The action doesn’t let up in the second volume of Conspiracy 365: February. Fifteen year old Callum Ormond is still on the run for attacking his uncle Rafe and leaving his younger sister in a coma. And he’s still not any closer to solving the riddle of the “Ormond Singularity.” He’s still being aided by Boges, perhaps his last friend left in the world as police forces throughout Australia are on the watch for him.
Thankfully, though, he does manage to escape the death trap he was facing in the first book. I figured that would happen, of course. You can’t really kill off your main character in the second book of a twelve-book run.
However, that escape seems to bring a whole new set of problems with it. Cal suddenly has a mysterious girl about his age helping him, or using him for her own purposes, he’s still not quite sure. Even more frustrating, she seems to know more about the mystery his father left and the probable meaning of all the sketches his father left behind.
Some of the answers are found in this volume, and I really liked the moonlight angel image the best. It was creepy as well as fraught with suspense because Cal had to trust his newfound companion to guide him there. But even as those questions are somewhat answered, they only lead to more intrigue.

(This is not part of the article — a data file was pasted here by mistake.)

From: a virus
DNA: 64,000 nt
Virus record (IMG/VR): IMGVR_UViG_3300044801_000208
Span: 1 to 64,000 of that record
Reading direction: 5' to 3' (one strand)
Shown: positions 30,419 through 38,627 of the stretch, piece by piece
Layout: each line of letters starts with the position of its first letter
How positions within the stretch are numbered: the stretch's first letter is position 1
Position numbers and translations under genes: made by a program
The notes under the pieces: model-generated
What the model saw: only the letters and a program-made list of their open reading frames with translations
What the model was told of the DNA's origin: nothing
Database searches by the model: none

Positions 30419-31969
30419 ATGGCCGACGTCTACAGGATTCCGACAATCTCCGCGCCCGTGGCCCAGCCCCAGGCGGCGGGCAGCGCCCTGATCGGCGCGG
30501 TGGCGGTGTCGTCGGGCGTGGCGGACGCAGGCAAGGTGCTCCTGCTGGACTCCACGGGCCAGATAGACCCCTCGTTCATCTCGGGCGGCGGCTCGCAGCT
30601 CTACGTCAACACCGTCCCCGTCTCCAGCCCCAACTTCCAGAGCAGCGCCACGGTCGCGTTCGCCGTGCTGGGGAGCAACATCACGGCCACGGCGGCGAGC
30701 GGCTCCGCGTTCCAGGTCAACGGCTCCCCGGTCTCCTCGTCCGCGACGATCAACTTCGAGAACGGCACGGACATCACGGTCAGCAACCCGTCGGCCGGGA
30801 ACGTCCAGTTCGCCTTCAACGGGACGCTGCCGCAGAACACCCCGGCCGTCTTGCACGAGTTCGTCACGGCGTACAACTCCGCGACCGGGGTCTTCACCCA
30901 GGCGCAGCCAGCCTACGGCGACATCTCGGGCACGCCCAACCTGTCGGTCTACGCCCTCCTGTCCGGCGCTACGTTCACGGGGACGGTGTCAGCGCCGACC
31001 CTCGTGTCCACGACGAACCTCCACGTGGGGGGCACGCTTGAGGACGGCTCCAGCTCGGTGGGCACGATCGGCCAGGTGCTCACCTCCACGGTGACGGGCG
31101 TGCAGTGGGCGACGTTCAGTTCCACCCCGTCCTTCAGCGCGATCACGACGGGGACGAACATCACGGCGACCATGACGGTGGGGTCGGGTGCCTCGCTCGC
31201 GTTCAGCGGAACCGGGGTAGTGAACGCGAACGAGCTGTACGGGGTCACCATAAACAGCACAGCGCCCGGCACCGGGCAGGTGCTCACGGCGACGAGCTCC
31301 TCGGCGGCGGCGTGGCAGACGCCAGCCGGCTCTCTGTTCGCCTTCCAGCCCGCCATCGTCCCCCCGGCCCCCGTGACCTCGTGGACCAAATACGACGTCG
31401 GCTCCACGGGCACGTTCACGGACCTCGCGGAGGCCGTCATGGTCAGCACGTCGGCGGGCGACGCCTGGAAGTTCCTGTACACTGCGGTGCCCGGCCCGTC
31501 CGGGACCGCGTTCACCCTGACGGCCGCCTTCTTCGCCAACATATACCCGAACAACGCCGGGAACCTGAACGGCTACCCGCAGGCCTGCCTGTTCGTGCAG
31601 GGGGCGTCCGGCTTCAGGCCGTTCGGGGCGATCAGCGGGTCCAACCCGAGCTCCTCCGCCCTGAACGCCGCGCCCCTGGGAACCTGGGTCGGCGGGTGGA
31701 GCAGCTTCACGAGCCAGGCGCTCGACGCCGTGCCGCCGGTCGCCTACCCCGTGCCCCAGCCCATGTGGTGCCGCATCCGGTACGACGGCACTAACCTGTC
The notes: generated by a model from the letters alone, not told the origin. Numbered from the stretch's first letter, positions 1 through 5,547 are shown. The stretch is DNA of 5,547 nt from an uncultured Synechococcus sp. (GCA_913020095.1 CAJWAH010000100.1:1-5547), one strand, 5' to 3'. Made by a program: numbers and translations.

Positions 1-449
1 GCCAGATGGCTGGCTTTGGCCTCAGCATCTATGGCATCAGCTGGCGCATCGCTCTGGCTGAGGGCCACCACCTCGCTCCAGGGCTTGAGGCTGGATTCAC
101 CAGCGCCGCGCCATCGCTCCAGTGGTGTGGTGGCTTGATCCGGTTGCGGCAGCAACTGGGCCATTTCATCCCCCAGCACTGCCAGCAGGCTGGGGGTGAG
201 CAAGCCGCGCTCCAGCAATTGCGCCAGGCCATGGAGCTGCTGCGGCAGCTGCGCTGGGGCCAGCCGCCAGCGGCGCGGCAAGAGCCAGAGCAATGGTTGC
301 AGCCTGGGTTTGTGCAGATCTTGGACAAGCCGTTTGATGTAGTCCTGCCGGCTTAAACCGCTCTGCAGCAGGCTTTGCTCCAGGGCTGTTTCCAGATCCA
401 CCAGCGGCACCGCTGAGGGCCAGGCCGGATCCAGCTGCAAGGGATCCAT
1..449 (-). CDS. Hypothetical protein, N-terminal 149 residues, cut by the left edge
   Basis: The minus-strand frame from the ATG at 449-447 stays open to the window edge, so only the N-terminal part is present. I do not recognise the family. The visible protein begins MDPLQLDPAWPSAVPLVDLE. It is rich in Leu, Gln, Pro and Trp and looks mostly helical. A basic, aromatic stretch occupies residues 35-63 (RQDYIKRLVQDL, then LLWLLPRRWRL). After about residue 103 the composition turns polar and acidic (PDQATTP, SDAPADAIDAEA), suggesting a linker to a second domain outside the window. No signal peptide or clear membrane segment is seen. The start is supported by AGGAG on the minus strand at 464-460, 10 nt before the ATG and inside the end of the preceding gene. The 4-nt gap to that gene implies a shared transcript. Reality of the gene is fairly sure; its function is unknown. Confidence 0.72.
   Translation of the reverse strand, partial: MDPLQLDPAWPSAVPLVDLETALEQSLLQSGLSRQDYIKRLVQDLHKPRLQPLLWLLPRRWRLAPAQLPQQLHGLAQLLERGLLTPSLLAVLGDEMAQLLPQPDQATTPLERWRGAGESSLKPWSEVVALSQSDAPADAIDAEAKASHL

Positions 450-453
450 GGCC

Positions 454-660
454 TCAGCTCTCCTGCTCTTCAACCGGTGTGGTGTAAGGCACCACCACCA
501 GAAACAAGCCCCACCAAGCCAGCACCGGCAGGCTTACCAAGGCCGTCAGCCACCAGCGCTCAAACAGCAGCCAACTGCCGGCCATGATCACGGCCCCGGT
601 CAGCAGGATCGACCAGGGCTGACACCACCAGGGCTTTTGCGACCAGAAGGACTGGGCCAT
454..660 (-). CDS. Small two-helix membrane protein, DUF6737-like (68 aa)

Gabrielle Lord still maintains the headlong pacing of the first book. There are a number of close calls and daring escapes throughout this part of the story, and they do at times strain belief, but they’re always fun. Cal hasn’t quite got enough to go on yet to be an effective force for his own rescue, but readers know that’s coming.
I love the friendship Cal has with Boges, and I hope that one of the coming twists isn’t that Boges is working on his own nefarious angles. See? Paranoia has already set it. I have to wait from month to month for the novels, and I have time to start doubting who my friends are. This real-time stress is a lot to bear. But I’m sure the author and publisher were counting on this when they started putting the books out.
I enjoyed Boges’s idea about setting up a webpage, and the fact that you can actually Google it and find it on the Internet (teenfugitive.com). This is exactly the kind of thing a modern teen would do.
I know there are a number of twists and turns to come, and I’m looking forward to all of them. There are a lot of things to be curious about — and even more to be wary of.